Restoring City Hall as a landmark

Dear Editor,
According to reports in the press recently, the Government of Guyana has announced that it shall be undertaking the enormous task of completely rehabilitating and restoring to its former beauty the now very decrepit and ramshackle City Hall Building in Georgetown.
This initiative is most commendable, timely and magnanimous, and points to the consistency of the President and the Government in honouring the commitment they gave in their manifesto: of enhancing Georgetown. It is a well-known fact that the current Opposition party always garners more than double the votes of those obtained by the party in central Government, which shows the altruism of the Government.
This iconic structure, which was constructed since 1889 and which was scrupulously maintained for more than a century by the very City Council to which it belongs, proudly served as a key tourist attraction, and hosted many concerts, recitals, and other cultural activities, including civic receptions for visiting Heads of State and Governments.
Why the Council just sat over the last 25 years or more and did virtually nothing to maintain the structure, but rather opted to just sit inside and squabble over very frivolous matters, is just beyond everyone’s wildest imagination. Were they just Philistines who had no appreciation for historical or artistic values? Were they cultural barbarians? Or was it just irrational politics? Whatever it was, it is clear that the Council preferred to await the coming along of some fairy godmother who would fund the preservation of the building that they own and occupy, while they choose to use this time to illegally give away hundreds of millions of dollars in interest waivers to delinquent property owners who found favour with them; money which they could have used on the building’s upkeep.
The whimsical excuse always provided for not maintaining that and other municipal buildings in the city is that they were cash-strapped, a most imprudent justification given, when everyone is aware of the lavish spending that was undertaken on overseas travel; on the purchase of fancy vehicles; on pointless projects, such as constructing an unfinished Presidential Park on Merriman’s Mall, attempting to convert a recreational space in Bel Air Park into their private housing estate, and contracting out refuse collection and other municipal services rather than doing the jobs themselves, as they once did etc. during this period.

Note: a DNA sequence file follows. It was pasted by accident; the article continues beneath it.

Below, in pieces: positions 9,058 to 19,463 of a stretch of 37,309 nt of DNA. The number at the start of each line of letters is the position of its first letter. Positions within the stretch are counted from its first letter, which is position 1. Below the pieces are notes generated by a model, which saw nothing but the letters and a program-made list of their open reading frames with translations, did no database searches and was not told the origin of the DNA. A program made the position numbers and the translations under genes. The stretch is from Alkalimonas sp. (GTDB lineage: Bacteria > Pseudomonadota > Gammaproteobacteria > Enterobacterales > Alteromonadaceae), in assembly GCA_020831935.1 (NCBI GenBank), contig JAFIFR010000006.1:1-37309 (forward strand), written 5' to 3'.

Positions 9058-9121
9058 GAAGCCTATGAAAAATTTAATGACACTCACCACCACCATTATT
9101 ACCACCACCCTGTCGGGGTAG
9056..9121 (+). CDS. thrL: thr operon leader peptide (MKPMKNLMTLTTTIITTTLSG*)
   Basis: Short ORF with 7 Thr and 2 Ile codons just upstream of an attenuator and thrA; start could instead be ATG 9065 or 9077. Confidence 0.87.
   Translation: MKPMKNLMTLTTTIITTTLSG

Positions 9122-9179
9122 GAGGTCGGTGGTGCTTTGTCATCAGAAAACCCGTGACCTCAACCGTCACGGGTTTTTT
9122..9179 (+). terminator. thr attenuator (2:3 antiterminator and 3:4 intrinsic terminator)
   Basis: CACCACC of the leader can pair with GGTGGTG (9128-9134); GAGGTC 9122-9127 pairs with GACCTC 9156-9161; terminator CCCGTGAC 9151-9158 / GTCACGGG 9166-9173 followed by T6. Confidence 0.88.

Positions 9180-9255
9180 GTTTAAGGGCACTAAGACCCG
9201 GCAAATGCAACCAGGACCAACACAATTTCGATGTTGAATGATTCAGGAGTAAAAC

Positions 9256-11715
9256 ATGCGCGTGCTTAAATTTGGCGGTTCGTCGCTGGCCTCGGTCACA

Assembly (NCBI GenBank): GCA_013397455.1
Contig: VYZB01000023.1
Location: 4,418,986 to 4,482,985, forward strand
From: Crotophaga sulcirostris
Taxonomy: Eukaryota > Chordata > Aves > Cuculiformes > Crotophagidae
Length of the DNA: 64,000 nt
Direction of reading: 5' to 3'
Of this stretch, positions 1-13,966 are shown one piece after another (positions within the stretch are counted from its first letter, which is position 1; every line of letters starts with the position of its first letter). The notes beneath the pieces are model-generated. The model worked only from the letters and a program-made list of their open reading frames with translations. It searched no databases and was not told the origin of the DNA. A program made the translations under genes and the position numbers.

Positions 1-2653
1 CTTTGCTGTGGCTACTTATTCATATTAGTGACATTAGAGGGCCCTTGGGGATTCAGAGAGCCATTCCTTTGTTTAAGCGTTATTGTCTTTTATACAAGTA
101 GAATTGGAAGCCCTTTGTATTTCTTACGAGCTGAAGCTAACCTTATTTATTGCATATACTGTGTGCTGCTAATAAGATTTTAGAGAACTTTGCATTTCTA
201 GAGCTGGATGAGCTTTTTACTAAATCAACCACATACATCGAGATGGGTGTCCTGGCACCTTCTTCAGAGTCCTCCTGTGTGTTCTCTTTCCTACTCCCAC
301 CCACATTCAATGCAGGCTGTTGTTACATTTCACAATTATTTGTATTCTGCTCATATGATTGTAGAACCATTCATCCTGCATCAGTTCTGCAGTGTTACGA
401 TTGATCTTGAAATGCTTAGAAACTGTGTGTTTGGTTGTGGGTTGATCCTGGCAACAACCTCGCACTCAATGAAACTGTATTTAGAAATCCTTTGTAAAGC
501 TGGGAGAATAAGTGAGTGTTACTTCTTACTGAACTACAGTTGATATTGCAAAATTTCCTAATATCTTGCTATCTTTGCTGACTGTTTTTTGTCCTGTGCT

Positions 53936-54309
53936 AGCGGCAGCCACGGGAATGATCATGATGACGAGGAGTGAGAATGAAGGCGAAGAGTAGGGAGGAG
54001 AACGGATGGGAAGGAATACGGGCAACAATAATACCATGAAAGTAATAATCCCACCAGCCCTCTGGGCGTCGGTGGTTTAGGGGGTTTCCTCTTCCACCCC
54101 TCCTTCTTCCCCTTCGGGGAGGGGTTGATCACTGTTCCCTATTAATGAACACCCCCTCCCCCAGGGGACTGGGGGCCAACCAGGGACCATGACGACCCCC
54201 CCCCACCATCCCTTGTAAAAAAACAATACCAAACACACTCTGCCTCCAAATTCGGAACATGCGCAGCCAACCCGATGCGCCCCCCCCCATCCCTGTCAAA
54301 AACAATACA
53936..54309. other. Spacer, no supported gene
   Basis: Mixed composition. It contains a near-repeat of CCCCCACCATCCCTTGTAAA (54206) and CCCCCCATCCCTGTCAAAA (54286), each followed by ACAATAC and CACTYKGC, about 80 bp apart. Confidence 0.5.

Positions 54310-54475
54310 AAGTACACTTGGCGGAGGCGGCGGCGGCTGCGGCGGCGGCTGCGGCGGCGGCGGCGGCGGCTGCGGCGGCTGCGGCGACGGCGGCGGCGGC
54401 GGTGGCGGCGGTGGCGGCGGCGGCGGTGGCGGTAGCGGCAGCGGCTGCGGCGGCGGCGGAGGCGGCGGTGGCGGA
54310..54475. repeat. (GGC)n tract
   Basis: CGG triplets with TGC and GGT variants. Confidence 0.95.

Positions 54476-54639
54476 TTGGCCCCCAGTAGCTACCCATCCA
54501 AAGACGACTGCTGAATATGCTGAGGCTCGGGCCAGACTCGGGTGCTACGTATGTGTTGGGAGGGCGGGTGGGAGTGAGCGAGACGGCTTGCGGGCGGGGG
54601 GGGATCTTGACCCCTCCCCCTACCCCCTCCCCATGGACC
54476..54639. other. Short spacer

A bit of sound advice to the central Government as they embark on this mammoth project is that they ensure that the role of the Council be nothing more than mere spectating, as it is public knowledge that there is a complete dearth of transparency and accountability, and competence and professionalism at City Hall. This is evidenced by the fact that they even botched the only maintenance work that they did to the building when they replaced the original wooden windows with PVC windows, a complete no-no in heritage building conservation using dissimilar architectural surfaces and fittings.
Preserving historic buildings is vital to understanding our nation’s heritage, and therefore I would like to recommend that the Government put in place a special team to manage this project, with competent personalities such as members of the National Trust; Guyana Heritage Society; former engineers of the City Council: Berkley Wickham, Egbert Carter, Cephas James, and Lloyd Alleyne – engineers who have a wealth of knowledge, experience and prowess in conservation and restoration of cultural heritage; and other personalities, such as Carleton Joao who worked on the St. George’s Cathedral Restoration project.

Jermain Johnson